Listeners – Story’s Fertilizer!


worm-310642_640

Storytelling is an interactive art form. One which can not exist or happen without a listener. The interaction between you, the teller, and the listening members of your audience ignite and liven the images of your story’s story. For in the moment it is told, the world of story becomes the listener’s living reality. A story, like our experiences in life, can never be duplicated or experienced in the same way again. The faces of story are as varied as the faces of our audiences. Each time we tell our stories the words, their impact and the audience’s responses will be unique to this moment in time.

Grab a listener and ignite your storytelling jet packs. Take a few minutes and think of a few people who are able to listen. Listening meaning no talking, no editorial comments and no unsolicited remarks. Their job? To listen. To simply listen. Once everyone is assembled, tell your story. Enjoy. Watch and take note. In this moment your story will grow in unexpected ways. Images will become clearer. Your voice tone and canter much stronger. See how unexpected and unrehearsed bits of humor, internal dialog, and moments of awareness or newly inspirited story-line twists and turns happen when you tell and retell your story. By seeing what your audience is hearing and the unique gift of this audience’s interaction, your story’s story-line continues to bloom. Also how easily your story ripens and grows inside of you; the teller.

In the early stages of my story’s development, I ask my responsive listeners to just listen, as I tell my story. Other times, as my story continues to grow and unfold inside of me, I ask, “What do you like about the story? or What did you like about this experience?” Again, I am not asking them for a cirque. I am simply asking what they like about the story and/or the experience. Storytellers through the responses of their listeners are able to see what others are hearing. Storytelling is an interactive, experiential journey into the world of story and the vivid reality of is characters and their lives.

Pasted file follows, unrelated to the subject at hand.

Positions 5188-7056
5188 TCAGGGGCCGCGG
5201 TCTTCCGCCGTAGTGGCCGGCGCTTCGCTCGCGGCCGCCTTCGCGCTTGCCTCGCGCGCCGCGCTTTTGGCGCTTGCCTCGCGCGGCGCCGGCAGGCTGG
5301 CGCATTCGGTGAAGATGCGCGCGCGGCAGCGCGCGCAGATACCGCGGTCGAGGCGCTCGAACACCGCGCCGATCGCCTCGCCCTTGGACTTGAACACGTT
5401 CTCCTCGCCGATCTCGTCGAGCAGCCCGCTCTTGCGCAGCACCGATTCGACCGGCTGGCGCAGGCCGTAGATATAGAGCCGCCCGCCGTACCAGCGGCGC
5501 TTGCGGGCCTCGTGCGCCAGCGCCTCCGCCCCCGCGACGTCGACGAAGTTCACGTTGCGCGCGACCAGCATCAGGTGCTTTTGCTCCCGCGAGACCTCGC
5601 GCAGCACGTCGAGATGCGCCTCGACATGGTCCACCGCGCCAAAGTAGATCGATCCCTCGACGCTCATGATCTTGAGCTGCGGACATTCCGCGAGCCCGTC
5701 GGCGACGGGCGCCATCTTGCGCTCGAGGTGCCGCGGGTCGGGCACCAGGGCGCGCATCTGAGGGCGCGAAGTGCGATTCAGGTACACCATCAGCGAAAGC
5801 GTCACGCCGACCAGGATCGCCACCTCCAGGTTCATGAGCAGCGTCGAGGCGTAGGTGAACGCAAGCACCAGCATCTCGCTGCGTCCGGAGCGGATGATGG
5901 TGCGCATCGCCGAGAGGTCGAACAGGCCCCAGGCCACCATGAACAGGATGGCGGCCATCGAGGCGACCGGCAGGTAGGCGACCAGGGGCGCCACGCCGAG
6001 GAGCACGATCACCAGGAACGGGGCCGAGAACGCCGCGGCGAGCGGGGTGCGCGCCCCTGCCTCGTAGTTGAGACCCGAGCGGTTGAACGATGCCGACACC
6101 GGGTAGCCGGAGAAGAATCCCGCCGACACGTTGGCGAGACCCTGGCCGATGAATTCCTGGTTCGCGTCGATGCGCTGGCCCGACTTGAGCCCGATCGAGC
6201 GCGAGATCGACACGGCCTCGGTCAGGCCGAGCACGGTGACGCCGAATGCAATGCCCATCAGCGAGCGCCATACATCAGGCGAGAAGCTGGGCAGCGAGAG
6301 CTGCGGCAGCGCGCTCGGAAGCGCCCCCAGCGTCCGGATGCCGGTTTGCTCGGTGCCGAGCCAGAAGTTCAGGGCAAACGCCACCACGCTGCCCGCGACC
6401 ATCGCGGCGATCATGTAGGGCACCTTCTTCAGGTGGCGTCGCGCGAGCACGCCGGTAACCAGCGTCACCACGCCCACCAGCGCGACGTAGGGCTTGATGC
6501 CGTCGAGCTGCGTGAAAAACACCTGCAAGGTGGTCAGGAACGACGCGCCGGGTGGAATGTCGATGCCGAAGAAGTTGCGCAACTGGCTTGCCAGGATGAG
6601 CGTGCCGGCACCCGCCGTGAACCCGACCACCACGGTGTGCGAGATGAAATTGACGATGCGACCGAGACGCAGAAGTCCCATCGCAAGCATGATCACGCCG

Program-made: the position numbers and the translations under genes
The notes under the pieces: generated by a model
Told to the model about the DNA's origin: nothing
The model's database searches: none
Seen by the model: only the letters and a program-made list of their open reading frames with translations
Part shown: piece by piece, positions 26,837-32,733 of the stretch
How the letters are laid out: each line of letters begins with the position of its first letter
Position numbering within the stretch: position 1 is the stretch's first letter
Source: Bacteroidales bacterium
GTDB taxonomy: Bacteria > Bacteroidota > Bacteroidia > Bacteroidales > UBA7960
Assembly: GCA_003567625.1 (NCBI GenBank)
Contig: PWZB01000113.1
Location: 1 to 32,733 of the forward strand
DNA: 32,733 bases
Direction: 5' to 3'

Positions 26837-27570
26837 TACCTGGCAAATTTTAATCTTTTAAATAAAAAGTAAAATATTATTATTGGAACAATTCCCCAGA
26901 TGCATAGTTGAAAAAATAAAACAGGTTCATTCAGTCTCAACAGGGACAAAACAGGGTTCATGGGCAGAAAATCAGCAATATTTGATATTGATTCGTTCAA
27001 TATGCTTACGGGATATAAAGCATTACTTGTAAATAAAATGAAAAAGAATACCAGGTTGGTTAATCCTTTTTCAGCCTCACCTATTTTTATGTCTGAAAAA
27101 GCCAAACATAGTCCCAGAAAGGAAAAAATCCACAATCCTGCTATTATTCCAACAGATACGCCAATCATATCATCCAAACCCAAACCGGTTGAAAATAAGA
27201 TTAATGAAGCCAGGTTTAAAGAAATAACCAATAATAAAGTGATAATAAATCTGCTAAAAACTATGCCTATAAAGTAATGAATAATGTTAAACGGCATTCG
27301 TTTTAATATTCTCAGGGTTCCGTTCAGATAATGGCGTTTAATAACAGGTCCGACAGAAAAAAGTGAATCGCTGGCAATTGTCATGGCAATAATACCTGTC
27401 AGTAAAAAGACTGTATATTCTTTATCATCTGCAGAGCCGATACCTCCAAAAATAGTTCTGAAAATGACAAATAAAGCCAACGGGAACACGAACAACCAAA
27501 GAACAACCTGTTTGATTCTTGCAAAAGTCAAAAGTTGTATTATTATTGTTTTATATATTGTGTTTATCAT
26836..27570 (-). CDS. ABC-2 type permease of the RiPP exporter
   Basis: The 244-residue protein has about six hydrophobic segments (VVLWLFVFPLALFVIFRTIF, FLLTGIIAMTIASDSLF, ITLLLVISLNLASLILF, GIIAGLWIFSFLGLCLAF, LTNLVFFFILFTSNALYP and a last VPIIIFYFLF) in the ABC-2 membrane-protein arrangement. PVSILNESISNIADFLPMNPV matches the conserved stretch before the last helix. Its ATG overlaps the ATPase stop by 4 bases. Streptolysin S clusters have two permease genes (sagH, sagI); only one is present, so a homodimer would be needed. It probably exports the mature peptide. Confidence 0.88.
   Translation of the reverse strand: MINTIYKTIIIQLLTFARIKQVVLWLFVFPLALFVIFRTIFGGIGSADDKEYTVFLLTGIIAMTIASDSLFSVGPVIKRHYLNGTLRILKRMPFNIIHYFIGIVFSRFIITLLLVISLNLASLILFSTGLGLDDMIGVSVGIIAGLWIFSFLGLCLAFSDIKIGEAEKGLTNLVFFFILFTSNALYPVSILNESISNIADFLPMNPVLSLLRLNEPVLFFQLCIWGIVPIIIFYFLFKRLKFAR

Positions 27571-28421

This may also be a great time to secure the services of a storytelling coach. Information on storytelling coaches can be found online or through the National Storytelling Network.

 

Until next time . . . Let Your Storyographer’s Journey Continue!

 

Igniting Images Engage Listeners


19976402Thank you June Barnes of the Australian Storytelling Guild (Vic).

“Well, the story reaches out and touches each listener in a different way. Like an omniscient, it knows each individual’s needs at any given time. It will either speak to a need in the listener or brush by with a caress, or a tap on the shoulder.

The story can act as a catalyst in commencing the process of solving an emotional problem, enlightenment, preserving a culture, helping another, bonding families or communities. The story can generate the healing power of laughter and assist in the education process. Sometimes the story is a trickster, it pretends to entertain just to get inside the psyche, and then it jumps up at the listener with a timely message.

It seems there is no end to the power of the story to seek out that searching part of an individual’s psyche and touch it.

But do I, as the storyteller, know what the story is giving to each listener? No, I am not extended that privilege. Only the story and the listener know this. But wait, sometimes the listener doesn’t even know. The story sneaks in and finds a place to rest and then awakens at the appropriate time in that person’s life. So the story IS the dominant partner.